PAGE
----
The hospital room was designated for specific types of patients. That was the first thing the two men had in common. Their illnesses, although extremely different in their makeup, were classified as terminal. Edmond, the older of the two by a decade, was positioned upright in bed by the nurses for an hour each afternoon to help drain the fluid from his lungs. His was the bed was next to the only window in the room.
The man in the other bed, Rudolph, was forced to remain on his back. An uneasy relationship at first as was the norm when strangers in pain were thrust together, the men slowly opened a line of communication and soon they began speaking for hours. They spoke of their ex-wives and estranged families, their homes, their jobs, the exotic and less so places they vacationed. And every afternoon when Edmond could sit up, he would pass the time by describing to Rudolph all the things he spot outside the window.
Rudolph lived for those hour long breaks where his life was broadened and enlivened by all the activity and color of the world outside.
“The view overlooks a park with a spectacular lake, Rudy,” Edmond said. “Ducks and swans are playing on the water. A father is actually sailing a remote controlled boat with his son. A young couple is kissing on the benches beside the flower bushes…”
“What about the city skyline, Eddie? Can you see it over the trees?” Rudolph asked.
“In clear view.” Edmond replied. And as he described the outside world in exquisite detail, Rudolph closed his eyes and imagined the picturesque scene.
One warm afternoon Edmond described a parade passing by. Although Rudolph couldn’t hear the band, he saw it in his mind’s eye just as clearly as his roommate portrayed it in descriptive words. Then an unexpected and sinister thought entered his mind.
Why should he get to see everything while I’m lying in bed dying, unable to see a goddammed thing?
It didn’t seem fair.
Almost as soon as the thought hit, Rudolph felt ashamed. But as the days passed into weeks and he missed seeing more and more sights, his envy eroded to resentment. He began to brood and found himself unable to sleep.
I should be by that window!
That thought and that thought alone now consumed the entirety of his being.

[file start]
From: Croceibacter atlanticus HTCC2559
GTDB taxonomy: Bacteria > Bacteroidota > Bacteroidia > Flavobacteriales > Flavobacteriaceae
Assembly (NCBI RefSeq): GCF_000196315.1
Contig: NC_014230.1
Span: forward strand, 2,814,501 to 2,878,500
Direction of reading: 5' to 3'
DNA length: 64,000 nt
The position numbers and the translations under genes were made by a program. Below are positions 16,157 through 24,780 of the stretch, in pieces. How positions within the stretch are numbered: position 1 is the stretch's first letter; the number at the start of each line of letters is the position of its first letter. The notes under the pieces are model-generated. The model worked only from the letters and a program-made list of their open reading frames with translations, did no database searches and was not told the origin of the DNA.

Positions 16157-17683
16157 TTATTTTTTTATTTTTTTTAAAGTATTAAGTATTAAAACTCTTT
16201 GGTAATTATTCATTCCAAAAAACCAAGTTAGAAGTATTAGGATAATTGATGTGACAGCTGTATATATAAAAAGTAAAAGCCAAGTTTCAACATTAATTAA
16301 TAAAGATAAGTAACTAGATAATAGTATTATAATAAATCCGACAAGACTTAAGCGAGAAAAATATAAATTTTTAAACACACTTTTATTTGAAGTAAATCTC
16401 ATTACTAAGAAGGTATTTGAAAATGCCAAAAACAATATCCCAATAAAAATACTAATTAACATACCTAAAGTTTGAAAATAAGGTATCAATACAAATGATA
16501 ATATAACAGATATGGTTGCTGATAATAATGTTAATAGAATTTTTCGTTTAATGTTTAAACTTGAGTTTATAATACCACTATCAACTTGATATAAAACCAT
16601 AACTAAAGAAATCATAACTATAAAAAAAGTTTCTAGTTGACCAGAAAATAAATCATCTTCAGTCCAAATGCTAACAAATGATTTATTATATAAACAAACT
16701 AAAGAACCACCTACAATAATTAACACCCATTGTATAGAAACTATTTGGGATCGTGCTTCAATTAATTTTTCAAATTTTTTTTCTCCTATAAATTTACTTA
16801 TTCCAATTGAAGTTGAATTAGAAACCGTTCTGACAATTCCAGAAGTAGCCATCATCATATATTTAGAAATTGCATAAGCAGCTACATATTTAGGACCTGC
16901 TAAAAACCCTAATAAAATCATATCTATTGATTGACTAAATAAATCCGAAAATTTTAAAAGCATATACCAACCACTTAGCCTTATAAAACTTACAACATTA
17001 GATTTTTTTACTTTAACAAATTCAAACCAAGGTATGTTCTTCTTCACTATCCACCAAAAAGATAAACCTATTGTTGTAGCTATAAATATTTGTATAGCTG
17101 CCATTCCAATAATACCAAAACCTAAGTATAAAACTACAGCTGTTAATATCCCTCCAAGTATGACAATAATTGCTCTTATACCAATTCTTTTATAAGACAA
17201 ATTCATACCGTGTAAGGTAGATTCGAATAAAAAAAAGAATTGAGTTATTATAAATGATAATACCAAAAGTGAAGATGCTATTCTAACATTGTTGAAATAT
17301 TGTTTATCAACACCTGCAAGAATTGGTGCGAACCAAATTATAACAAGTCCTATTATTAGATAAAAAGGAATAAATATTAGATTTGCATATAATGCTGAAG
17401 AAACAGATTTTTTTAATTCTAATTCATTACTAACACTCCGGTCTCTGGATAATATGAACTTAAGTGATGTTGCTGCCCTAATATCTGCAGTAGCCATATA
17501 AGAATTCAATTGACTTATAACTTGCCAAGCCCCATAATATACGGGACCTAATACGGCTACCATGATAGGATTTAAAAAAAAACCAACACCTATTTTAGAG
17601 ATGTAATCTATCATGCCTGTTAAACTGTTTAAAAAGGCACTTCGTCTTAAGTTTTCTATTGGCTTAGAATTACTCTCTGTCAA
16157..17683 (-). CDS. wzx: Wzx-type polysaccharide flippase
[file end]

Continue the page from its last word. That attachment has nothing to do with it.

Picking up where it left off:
Then late one sleepless night as Rudolph lay staring at the ceiling, Edmond began to cough, choking on the fluid in his lungs. Rudolph watched in the dimly lit room as his so-called friend with the widow view groped for the button to call for help.
Listening from across the room Edmond never moved, never pushed his own button which would have most assuredly brought the night nurse running in. Although it seemed longer, it was a mere five minutes before the coughing and choking stopped, along with that the sound of labored breathing. Now there was only silence. A deathly silence.
The following morning the day nurse discovered Edmond’s lifeless body when she brought in water for their baths. Rudolph resented the sadness displayed by the nurse and the hospital attendants as they took the body away.
Rudolph forced himself to be patient and when it seemed appropriate, he asked if he could be moved next to the window. The nurse was happy to make the switch, and after making sure he was comfortable, she left him alone. Slowly, painfully, he propped himself up on one elbow to take his first look at the world outside. Finally, he would have the joy of seeing it all himself. He strained to turn and looked out the window.
It faced a blank wall.
Later, Rudolph asked the nurse what could have compelled Edmond to lie about the wonderful things he saw outside this window?
The nurse replied, “You mean you didn’t know? He couldn’t have described anything outside the window, not even the wall. He was blind. Perhaps he just wanted to encourage you.”
Sally forth and quit being envious of what other have and start being appreciative what you’ve gottingly writeful.
— Rhyan Scorpio-Rhys